Surely they’ve got sharper minds on board than this, no? Maybe they could adopt a sense of humor and figure out a way to have some fun with it. Who knows, maybe some overzealous exec who’s never gotten off his, ahem, South Butt, is getting chewed-out right now for being too uptight and they’ll change course tomorrow and drop the case.

The kid in TNF's crosshairs.

Better yet, they could turn it into something positive. Come out with a statement that sounds like a real person (don’t let anyone who wears a suit and tie write it) who’s coming to the realization that they’ve gotten a little off track and overreacted – we’ve all been there – and make amends, call off the Hounds of Hell, and donate what you’d spend in legal fees to some great cause. Heck, do it with the kid on-camera in a loving embrace with his parents (“Oh thank you, thank you, for not taking my parents’ home away from us!”), maybe some pretty flowers and some puppy dogs frolicking (just don’t mix-up the cages and accidentally unleash the Hounds).

Or simply be cool about it. Take a hint from Jay-Z, who appears to be wearing a TNF Snorkel Jacket in some of his older videos. When asked what he thought about Danger Mouse’s mash-ups of his raps with songs from the Beatles, his response was very un-EMI, un-TNF like. He replied, “I think it’s fly.”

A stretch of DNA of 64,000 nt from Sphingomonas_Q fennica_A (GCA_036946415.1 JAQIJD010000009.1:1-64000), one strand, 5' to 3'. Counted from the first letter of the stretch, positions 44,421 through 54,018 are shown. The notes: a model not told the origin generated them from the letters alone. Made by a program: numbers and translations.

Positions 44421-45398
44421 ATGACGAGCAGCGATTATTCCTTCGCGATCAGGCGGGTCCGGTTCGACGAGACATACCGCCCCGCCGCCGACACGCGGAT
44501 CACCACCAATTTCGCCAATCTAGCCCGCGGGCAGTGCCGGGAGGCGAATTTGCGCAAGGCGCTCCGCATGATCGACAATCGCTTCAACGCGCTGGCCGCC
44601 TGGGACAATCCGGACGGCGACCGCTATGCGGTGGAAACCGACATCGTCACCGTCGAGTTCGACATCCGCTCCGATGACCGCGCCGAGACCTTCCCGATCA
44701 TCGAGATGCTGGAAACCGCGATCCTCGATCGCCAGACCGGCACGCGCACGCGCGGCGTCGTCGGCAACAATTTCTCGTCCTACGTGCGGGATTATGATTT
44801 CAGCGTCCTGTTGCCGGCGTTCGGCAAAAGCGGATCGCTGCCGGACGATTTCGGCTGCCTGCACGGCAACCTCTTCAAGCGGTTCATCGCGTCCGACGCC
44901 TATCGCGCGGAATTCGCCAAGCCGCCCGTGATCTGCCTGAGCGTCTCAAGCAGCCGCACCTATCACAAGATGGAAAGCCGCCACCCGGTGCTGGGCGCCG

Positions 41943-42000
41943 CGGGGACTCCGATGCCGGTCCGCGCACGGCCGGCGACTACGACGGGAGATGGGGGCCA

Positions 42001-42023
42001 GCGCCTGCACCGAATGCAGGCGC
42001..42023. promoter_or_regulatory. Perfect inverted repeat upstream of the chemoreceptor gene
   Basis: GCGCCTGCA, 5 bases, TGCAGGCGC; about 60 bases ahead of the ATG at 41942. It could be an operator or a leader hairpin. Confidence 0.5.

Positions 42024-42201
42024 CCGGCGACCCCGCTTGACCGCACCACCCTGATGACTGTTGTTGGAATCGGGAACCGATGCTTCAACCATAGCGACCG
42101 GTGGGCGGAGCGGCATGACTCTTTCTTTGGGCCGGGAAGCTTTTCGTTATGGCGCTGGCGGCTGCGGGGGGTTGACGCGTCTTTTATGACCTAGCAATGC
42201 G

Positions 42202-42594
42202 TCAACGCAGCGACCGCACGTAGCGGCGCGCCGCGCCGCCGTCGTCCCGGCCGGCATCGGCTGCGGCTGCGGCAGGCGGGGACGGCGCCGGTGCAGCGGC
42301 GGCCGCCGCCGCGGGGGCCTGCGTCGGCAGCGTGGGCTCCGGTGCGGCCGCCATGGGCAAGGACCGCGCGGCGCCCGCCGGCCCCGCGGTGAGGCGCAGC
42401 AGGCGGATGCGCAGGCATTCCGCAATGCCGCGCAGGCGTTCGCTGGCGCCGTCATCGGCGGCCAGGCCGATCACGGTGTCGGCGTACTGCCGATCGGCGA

Training – 2

Wharton’s win at the Ouray Ice Comp got me thinking about things I already knew. After some cragging with him and Brian McMahon – Josh and Brian did the awesome first ascent of The Flame, and then a new route on Shipton Spire a few days later, in Pakistan in 2002 – Brian and I got to talking. “Josh has always been bolder than me and he’s always been a good technical climber,” Brian said, “But he’s gotten so much stronger and better it’s amazing.” We’d just watched Josh cruise 5.13s in Eldo; we’d both been on the other end of the rope with Josh on huge alpine climbs; and about 10 days later Josh won the Ouray Ice Comp. Absolutely awesome, and Josh, also a terrific human being, has earned every bit of it. Brian’s words could have been my own, and I nodded my head and smiled. Josh not only climbs a ton, but has really upped his game from training his ass off. Training works.

Josh campusing at a lunch stop on the drive to Askole, on our 2004 Pakistan trip.

Through pushing yourself, you make what feels hard now seem easy later – both in fitness and in technical climbing. Gains happen both physically and psychologically. For trying to be a complete climber, I’m talking about going long when you’re building up to mountain-day fitness (I mention a bit about my different phases or times of emphasis in my initial training post) – when, after awhile, eight, then twelve, then fifteen hour days feel reasonable. And then doing them consecutively, which would wreck you previously, suddenly feels reasonable. Talking going hard with intensity of training sessions, pushing yourself through lung-busting and muscle-searing intervals. I’m also talking about pushing on more difficult climbs.

The latter has long been my weakness. We tend to focus on the things we already do well. It’s hard to step out of that comfort zone, swallow your pride and push into realms where you feel like a total rookie. For me, that means harder technical rock climbs. And, for sure, what’s hard for me is cake for some of my friends. But that’s OK, we all have our limitations, and good climbing and training partners help and support you while you improve. I’m lucky to have such good friends.